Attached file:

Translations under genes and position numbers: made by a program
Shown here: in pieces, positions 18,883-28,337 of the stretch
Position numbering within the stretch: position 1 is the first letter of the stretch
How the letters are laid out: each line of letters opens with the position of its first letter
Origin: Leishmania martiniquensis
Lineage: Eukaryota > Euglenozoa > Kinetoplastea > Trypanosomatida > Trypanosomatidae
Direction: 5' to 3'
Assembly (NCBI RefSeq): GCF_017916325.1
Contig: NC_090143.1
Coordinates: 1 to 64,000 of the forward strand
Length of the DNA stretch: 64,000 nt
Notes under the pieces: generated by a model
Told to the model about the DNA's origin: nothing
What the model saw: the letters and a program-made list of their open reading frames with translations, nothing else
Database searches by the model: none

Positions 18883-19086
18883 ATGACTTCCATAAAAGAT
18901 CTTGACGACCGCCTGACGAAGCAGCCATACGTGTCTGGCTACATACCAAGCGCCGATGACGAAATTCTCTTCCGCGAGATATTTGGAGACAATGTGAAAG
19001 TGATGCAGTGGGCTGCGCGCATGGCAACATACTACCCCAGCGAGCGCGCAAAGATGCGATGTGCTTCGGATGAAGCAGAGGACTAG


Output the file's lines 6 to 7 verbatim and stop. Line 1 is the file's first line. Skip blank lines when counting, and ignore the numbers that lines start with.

Lineage: Eukaryota > Euglenozoa > Kinetoplastea > Trypanosomatida > Trypanosomatidae
Direction: 5' to 3'